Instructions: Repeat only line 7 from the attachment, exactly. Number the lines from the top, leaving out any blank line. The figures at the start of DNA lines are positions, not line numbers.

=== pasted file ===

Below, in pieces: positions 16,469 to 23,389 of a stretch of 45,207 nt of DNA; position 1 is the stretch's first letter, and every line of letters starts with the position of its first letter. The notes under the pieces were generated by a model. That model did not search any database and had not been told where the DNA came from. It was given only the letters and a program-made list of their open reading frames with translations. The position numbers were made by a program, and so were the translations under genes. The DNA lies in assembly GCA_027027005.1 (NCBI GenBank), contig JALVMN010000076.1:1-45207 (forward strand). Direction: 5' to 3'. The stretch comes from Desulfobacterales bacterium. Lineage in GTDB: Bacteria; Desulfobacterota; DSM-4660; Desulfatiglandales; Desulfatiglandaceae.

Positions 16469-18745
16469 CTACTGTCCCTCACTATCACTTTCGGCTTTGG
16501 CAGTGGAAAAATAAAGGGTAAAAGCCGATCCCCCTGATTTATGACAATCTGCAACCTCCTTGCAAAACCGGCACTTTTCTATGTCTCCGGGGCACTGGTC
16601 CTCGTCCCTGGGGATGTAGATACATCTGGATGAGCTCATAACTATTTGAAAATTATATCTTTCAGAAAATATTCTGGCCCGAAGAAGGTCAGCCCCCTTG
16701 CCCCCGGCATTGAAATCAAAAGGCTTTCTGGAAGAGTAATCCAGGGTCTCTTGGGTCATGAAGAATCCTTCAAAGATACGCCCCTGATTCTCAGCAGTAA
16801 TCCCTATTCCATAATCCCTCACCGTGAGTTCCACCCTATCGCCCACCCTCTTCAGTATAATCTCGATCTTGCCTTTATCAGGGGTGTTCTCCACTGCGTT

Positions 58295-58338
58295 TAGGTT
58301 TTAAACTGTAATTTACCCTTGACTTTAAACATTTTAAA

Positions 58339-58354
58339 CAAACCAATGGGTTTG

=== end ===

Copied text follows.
16801 TCCCTATTCCATAATCCCTCACCGTGAGTTCCACCCTATCGCCCACCCTCTTCAGTATAATCTCGATCTTGCCTTTATCAGGGGTGTTCTCCACTGCGTT